If you have spent anytime around a golf course, I’m sure someone has told you to practice your short game if you want to lower you scores. This person probably had good intentions.
You might have even believed them!
But before you go and spend hours on the putting green, let me recommend an alternative.
So golfers who want to shoot consistently lower scores can choose to focus their efforts either on putting, the short game (scrambling) or long game (tee to green).
Those aiming to be a scratch or low handicap player will of course need to become excellent in all three, but for the player of average handicap (11-15), with more modest ambitions, both the statistical and anecdotal evidence suggests that concentrating on the long game will usually bring the fastest improvement.
What Does It Mean to Hit A Green in Regulation?
Improving at the long game can also be expressed as” hitting more greens in regulation” (GIR). Put simply, GIR is the par of a hole minus the two shots which are always allowed for putts.
So to hit the green of a par 3 hole in regulation you need to be on the green from the tee; for a par 4 hole you must be on the green in two, and for a Par 5 you need to be on the green in 3. It's even better if you can reach a par 5 in two!
There are no set rules for determining how the par of a hole should be determined, but the USGA does issue guidelines to be used as part of its complex method for determining player handicaps.
They have changed considerably over the years, mostly to reflect the dramatic improvements in equipment which have occurred, but these are the current ones:
Up to 250 yards
Up to 210 yards
251 to 470 yards
211 to 400 yards
471 to 690 yards
401 to 575 yards
(yes, Par 6 holes do exist. I admit you have a better chance of seeing Bigfoot, but they do exist.)
Why Your GIR Number Is Crucial To Your Score
One of the oldest adages in golf is that “you drive for show, but you putt for dough”, and there’s certainly some truth in it.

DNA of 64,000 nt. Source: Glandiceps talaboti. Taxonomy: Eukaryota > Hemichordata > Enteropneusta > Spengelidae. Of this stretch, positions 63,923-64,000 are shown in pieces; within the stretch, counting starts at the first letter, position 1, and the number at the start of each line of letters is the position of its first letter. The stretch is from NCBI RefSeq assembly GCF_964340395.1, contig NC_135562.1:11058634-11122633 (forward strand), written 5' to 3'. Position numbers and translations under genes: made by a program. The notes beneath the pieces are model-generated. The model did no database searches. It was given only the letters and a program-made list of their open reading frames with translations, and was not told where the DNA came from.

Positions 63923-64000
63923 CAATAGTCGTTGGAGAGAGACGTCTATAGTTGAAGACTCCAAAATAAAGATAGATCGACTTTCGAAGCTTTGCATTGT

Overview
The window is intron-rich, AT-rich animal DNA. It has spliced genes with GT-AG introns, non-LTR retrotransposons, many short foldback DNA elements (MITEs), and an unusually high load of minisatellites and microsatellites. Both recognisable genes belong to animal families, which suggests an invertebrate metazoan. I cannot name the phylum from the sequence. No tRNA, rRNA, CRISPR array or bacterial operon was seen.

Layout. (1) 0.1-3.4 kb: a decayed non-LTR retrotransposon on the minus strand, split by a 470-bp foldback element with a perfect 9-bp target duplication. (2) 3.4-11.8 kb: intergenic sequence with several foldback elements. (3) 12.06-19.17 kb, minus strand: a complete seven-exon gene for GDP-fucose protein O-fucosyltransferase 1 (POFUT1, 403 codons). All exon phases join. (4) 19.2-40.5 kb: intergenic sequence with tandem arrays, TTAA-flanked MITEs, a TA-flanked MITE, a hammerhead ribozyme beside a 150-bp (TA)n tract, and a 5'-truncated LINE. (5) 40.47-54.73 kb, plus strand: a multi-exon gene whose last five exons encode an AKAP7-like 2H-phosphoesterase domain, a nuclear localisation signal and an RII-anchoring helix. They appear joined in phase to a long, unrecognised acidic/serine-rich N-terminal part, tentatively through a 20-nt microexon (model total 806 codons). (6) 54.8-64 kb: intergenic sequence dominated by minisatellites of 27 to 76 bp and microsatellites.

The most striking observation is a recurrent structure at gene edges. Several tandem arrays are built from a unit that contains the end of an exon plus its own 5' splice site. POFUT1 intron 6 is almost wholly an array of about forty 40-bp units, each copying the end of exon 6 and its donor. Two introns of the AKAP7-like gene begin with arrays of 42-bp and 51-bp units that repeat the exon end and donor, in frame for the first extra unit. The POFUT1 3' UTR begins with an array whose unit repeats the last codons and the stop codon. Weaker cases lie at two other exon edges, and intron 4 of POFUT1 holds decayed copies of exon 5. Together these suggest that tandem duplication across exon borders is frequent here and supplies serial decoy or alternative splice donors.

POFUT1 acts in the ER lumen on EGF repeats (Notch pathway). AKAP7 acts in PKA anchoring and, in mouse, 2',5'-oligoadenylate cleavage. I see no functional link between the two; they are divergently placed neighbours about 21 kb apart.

There are dozens of stories of the top players who have kept their ball striking abilities well into the later stages of their careers but have ceased to be competitive because of problems on the greens. Ben Hogan may well be the best example.
Widely acknowledged as one of the best tee to green ball strikers ever to have played the game, he failed to add to his resume of nine major titles only because of the putting nightmares which badly affected the later years of his career.
Then think about the extraordinary variety of methods the top pros have used in their sometimes desperate attempts to get the ball into the hole. Clearly it’s an area of the game to which they attach enormous importance.
And this is only logical – for them, since they are by definition already extremely good at the tee to green and short game and have little room left for improvement in those areas.
But the reverse is true for the average player.
Why hours on the practice green offer little reward for most golfers
Good putting, after all, requires little in the way of physical strength or coordination. So with a sound technique and some regular practice it should be possible for average handicap players to average the par standard of two putts per hole, particularly playing on a home course where they are familiar with the slopes and borrows of the greens.
Beyond this level, however, the law of diminishing returns means that further marginal improvements must be bought at the price of long lonely hours on the practice green; a price which few if any amateurs are able or willing to pay.
And if you’ll forgive a little number crunching, this conclusion is borne out by the statistics.
In May 2016 My Golf Spy published figures, based on a sample of some 400,000 rounds played on 18 hole courses across the US, showing that players in the 11-15 handicap range averaged 34.8 putts per round while their average total score was 90.
In other words, they were already beating the par standard of 2 putts per hole, but were missing the GIR standard of 36 strokes a round by a massive 19 shots.
Now bear in mind that even scratch players were taking 31.5 putts and that the best putter on the PGA tour in 2015 was Jordan Spieth, with an average 27.82 putts a round. So even if the average handicap player could improve his putting to the level of a scratch player he would be shooting an average of 87; putting like Spieth he would still only get down to 83.
And the difficulty of the task is of course compounded by the fact that both the scratch player and Spieth will normally be putting from much nearer the hole.
The same sample revealed GIR figures of 57% (just over 10 holes per round) for the scratch player, but only 28% (5 holes per round) for the 11-15 handicap player.